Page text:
Vandross, whose deep, lush voice on hits such as "Here and Now" and "Any Love" provided the romantic backdrop for millions of couples, died Friday. He was 54.

The singer died at John F. Kennedy Medical Center in Edison, N.J., said hospital spokesman Rob Cavanaugh. He did not release the cause of death but said in a statement that Vandross "never really recovered" from a stroke two years ago.

Since the stroke in his Manhattan home on April 16, 2003, the R&B crooner stopped making public appearances - but amazingly managed to continue his recording career. In 2004, he captured four Grammys as a sentimental favorite, including best song for the bittersweet "Dance With My Father."

Vandross, who was in a wheelchair at the time, delivered a videotaped thank you.

"Remember, when I say goodbye it's never for long," said a weak-looking Vandross. "Because" - he broke into his familiar hit - "I believe in the power of love."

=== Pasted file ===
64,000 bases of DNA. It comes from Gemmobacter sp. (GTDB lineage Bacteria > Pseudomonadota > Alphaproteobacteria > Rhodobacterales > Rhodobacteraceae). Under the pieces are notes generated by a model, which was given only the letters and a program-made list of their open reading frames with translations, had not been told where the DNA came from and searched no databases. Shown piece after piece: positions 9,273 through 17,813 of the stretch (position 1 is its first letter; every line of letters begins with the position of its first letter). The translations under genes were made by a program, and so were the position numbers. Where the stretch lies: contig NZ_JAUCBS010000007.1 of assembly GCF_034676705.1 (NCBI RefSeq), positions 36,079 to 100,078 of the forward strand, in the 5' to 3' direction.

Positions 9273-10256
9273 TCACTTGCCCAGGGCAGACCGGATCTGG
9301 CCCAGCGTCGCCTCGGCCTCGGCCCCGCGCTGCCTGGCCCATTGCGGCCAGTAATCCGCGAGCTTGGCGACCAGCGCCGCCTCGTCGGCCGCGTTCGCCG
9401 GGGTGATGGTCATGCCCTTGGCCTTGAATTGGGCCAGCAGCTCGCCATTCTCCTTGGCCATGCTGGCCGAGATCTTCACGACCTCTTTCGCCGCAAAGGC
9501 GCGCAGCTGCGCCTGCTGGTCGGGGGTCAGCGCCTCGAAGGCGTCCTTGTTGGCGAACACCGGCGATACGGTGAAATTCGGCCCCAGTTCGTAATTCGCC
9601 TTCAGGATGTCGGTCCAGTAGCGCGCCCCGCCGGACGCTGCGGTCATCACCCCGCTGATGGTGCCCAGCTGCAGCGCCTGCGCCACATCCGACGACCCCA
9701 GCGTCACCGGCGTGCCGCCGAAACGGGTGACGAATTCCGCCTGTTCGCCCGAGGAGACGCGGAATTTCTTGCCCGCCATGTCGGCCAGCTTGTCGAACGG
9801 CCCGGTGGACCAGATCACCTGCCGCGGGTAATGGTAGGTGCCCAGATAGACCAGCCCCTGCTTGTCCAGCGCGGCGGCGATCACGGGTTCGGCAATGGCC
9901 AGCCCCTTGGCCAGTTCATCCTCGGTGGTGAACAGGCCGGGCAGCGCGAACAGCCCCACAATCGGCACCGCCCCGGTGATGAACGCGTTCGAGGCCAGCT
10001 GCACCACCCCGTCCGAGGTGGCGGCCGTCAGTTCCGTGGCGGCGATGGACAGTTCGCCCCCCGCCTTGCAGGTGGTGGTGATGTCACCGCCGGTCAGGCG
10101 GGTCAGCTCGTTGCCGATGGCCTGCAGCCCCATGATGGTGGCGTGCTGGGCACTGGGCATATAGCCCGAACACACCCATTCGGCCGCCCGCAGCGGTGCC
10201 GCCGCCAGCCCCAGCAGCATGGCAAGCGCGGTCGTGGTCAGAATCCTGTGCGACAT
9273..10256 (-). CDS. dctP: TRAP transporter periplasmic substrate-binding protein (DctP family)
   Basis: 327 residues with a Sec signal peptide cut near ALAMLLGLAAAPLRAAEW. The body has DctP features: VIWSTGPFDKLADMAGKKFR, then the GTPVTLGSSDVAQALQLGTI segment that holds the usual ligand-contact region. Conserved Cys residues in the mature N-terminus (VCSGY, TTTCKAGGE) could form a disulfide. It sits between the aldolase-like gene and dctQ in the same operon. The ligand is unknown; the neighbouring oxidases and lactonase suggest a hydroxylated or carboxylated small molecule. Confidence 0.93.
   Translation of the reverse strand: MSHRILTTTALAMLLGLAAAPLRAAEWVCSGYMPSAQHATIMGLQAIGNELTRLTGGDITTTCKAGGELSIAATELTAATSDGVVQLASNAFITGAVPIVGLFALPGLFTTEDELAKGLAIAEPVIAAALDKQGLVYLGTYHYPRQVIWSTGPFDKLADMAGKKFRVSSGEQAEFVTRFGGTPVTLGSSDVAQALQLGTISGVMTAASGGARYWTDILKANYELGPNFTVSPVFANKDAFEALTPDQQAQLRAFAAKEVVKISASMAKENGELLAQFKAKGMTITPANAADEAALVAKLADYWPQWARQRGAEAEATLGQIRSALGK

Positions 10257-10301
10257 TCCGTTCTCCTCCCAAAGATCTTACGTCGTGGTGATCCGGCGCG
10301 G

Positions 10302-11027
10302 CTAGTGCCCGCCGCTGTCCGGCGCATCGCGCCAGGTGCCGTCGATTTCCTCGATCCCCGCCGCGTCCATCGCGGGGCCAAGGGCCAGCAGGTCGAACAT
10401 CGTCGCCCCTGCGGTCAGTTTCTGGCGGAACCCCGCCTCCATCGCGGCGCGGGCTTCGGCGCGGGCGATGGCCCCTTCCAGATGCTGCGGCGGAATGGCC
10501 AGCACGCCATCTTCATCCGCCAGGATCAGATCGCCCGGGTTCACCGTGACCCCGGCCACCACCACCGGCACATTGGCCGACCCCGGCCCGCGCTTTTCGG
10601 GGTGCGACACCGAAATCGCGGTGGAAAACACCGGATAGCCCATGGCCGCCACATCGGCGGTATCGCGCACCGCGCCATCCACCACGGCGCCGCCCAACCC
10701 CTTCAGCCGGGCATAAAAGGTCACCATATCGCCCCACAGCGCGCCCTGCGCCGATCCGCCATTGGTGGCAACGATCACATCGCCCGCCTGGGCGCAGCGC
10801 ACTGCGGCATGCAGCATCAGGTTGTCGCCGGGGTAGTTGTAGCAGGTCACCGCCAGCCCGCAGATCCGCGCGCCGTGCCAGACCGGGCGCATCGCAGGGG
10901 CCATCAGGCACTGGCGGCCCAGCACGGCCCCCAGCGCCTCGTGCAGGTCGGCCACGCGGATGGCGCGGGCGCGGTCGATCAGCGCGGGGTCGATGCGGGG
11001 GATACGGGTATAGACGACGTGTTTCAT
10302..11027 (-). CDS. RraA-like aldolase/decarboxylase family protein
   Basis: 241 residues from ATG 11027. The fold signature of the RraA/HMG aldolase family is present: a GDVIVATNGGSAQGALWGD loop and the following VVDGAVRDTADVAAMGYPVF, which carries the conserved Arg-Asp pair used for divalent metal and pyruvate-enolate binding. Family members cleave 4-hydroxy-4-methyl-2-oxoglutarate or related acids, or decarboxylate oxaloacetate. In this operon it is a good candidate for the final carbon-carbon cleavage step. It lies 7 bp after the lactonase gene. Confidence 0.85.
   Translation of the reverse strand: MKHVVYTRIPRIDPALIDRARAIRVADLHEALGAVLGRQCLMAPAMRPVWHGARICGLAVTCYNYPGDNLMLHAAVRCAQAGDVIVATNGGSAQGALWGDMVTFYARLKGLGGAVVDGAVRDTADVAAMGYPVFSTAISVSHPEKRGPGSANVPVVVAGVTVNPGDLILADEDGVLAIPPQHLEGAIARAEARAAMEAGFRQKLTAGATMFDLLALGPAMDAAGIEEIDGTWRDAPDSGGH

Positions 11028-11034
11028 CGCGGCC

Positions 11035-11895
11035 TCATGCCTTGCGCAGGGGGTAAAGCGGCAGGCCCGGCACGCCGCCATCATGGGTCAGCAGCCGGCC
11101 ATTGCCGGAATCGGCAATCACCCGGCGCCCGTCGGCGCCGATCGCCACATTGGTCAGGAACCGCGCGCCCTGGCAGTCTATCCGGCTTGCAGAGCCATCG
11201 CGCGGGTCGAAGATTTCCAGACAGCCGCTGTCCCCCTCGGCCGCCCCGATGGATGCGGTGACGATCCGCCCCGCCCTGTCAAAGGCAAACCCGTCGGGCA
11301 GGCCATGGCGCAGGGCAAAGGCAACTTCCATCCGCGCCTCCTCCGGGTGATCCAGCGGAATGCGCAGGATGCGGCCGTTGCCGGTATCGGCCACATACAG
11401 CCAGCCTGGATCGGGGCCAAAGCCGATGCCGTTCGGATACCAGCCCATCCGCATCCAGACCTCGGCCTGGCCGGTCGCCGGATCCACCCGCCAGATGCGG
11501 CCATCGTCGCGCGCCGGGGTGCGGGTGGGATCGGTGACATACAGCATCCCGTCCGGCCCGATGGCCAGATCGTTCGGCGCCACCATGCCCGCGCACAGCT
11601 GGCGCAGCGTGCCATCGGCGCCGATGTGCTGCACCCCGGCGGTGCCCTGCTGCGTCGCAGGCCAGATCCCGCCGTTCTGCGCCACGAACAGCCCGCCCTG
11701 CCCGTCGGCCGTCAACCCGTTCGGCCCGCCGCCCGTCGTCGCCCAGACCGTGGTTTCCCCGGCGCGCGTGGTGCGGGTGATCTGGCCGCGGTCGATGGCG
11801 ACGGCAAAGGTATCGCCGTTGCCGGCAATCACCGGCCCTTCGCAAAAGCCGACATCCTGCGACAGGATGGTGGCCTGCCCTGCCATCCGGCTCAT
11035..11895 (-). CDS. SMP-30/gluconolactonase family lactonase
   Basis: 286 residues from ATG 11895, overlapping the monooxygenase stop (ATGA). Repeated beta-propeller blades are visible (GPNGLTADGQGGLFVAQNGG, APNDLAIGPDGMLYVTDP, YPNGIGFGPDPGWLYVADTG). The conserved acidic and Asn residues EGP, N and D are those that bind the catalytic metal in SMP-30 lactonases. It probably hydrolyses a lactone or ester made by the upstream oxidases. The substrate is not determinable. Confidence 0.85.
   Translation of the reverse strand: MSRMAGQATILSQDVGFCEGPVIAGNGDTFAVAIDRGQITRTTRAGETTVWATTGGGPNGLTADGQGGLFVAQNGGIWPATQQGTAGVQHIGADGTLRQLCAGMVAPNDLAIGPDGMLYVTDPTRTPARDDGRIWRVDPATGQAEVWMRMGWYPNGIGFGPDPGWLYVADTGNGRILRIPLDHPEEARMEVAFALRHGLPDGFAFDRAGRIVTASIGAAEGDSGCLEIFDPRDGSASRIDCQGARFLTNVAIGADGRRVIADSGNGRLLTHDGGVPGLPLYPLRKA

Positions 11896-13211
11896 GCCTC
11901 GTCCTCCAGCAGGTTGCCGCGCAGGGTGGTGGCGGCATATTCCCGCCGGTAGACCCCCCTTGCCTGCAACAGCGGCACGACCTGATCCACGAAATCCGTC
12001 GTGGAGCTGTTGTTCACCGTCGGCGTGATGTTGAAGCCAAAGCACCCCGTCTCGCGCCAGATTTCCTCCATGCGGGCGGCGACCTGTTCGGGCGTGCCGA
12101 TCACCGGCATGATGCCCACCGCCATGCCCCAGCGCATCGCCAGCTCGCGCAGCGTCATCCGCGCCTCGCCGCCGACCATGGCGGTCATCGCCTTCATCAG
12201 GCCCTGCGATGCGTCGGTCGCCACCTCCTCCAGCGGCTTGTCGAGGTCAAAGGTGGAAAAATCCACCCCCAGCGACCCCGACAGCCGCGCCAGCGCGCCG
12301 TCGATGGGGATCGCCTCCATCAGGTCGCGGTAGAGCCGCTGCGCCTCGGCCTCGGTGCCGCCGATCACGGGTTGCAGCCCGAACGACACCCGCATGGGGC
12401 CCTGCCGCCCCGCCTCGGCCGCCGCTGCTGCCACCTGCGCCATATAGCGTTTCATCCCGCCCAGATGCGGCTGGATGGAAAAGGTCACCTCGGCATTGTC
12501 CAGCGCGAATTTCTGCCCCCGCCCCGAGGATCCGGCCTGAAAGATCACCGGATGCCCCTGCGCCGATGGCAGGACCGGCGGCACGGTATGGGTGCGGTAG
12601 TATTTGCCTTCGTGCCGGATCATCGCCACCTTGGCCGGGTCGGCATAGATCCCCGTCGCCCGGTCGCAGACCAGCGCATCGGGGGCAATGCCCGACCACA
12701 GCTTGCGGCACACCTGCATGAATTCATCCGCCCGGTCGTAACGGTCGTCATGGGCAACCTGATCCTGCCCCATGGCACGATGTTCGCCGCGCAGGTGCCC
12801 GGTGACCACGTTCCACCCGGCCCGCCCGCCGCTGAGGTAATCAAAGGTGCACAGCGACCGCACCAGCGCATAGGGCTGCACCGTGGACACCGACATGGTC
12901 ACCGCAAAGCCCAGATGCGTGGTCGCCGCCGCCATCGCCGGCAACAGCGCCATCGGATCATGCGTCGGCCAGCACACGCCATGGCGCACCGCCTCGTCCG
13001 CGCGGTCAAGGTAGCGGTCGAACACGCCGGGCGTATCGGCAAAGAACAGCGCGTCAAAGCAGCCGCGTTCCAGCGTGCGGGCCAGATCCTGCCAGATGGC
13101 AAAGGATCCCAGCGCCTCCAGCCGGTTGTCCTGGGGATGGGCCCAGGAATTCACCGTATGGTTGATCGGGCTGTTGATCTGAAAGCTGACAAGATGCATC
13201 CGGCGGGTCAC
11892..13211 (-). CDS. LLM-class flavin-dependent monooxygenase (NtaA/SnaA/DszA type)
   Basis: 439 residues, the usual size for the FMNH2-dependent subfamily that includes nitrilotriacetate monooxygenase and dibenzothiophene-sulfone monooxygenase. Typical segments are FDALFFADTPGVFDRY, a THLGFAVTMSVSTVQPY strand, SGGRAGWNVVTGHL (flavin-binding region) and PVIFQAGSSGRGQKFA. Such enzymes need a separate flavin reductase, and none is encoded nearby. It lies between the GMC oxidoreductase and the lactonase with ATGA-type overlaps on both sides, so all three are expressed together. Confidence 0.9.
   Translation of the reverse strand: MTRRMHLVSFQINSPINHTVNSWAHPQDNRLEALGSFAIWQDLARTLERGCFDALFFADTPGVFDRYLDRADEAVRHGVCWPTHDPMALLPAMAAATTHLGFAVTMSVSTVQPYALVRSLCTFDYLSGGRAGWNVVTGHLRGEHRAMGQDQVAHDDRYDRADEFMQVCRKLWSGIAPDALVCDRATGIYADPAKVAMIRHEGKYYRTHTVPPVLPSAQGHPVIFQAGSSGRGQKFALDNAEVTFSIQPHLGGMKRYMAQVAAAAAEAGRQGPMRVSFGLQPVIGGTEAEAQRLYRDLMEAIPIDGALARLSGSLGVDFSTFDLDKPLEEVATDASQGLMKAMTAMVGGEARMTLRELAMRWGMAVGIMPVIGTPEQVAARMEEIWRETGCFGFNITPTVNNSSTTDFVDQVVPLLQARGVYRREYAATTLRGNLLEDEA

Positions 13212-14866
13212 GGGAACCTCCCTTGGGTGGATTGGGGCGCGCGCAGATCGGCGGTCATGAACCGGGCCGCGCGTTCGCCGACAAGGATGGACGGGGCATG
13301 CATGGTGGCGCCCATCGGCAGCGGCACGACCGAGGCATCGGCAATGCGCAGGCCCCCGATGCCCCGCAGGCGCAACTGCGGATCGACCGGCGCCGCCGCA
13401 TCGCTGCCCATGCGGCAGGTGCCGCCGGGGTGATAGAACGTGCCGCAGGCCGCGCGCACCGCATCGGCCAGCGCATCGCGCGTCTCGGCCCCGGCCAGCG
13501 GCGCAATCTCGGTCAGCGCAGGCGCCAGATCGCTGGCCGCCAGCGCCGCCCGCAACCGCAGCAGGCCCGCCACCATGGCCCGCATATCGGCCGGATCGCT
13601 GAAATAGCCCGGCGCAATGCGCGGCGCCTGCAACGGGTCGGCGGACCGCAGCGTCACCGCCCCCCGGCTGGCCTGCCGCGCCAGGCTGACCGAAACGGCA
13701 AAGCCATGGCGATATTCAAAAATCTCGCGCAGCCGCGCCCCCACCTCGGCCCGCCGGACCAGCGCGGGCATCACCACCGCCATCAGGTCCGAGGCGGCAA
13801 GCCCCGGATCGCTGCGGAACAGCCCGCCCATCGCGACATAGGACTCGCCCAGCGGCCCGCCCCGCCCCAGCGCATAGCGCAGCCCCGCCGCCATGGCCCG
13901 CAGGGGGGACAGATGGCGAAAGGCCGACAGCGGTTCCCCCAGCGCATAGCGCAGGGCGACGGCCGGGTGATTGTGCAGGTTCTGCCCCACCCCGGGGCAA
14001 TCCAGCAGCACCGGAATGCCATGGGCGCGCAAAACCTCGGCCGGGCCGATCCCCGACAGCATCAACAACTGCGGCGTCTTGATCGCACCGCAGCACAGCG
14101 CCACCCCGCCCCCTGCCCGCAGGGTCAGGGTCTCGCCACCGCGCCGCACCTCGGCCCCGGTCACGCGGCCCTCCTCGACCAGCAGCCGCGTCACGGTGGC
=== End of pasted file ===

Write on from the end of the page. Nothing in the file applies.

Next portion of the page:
Vandross also battled weight problems for years while suffering from diabetes and hypertension.

He was arguably the most celebrated R&B balladeer of his generation. He made women swoon with his silky yet forceful tenor, which he often revved up like a motor engine before reaching his beautiful crescendos.

Jeff O'Conner, Vandross' publicist, called his death "a huge loss in the R&B industry." O'Conner said he received condolence calls Friday from music luminaries such as Aretha Franklin, Patti LaBelle, Michael Jackson and Quincy Jones.

Singer Roberta Flack, on tour in Japan, said she was mourning the loss of her friend of more than 20 years.

"He was a musician who couldn't help but give you all he had," she said by telephone. "He was the kind of guy who was born to do what he did musically and let the world know about it. He was not born to keep it smothered in the chest."

Vandross was a four-time Grammy winner in the best male R&B performance category, taking home the trophy in 1990 for the single "Here and Now," in 1991 for his album "Power of Love," in 1996 for the track "Your Secret Love" and a last time for "Dance With My Father."

The album, with its single of the same name, debuted at No. 1 on the Billboard charts while Vandross remained hospitalized from his stroke. It was the first time a Vandross album had topped the charts in its first week of release.